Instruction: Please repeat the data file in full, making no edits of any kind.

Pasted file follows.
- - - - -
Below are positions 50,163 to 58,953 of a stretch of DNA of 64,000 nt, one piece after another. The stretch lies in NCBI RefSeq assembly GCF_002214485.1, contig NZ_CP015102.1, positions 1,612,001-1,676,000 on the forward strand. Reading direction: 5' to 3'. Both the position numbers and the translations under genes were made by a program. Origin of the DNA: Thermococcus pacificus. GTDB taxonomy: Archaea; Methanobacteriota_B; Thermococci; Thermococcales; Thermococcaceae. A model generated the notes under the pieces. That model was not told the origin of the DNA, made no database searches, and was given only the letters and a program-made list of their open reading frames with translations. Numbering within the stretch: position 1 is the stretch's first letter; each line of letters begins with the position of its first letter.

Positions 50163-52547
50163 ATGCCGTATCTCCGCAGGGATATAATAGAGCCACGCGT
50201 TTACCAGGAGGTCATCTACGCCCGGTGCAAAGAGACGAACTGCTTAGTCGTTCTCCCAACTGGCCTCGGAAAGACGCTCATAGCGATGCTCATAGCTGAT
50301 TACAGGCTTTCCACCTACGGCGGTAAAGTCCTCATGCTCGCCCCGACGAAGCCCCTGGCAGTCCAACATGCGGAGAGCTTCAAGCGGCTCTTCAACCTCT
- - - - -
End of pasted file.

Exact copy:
Below are positions 50,163 to 58,953 of a stretch of DNA of 64,000 nt, one piece after another. The stretch lies in NCBI RefSeq assembly GCF_002214485.1, contig NZ_CP015102.1, positions 1,612,001-1,676,000 on the forward strand. Reading direction: 5' to 3'. Both the position numbers and the translations under genes were made by a program. Origin of the DNA: Thermococcus pacificus. GTDB taxonomy: Archaea; Methanobacteriota_B; Thermococci; Thermococcales; Thermococcaceae. A model generated the notes under the pieces. That model was not told the origin of the DNA, made no database searches, and was given only the letters and a program-made list of their open reading frames with translations. Numbering within the stretch: position 1 is the stretch's first letter; each line of letters begins with the position of its first letter.

Positions 50163-52547
50163 ATGCCGTATCTCCGCAGGGATATAATAGAGCCACGCGT
50201 TTACCAGGAGGTCATCTACGCCCGGTGCAAAGAGACGAACTGCTTAGTCGTTCTCCCAACTGGCCTCGGAAAGACGCTCATAGCGATGCTCATAGCTGAT
50301 TACAGGCTTTCCACCTACGGCGGTAAAGTCCTCATGCTCGCCCCGACGAAGCCCCTGGCAGTCCAACATGCGGAGAGCTTCAAGCGGCTCTTCAACCTCT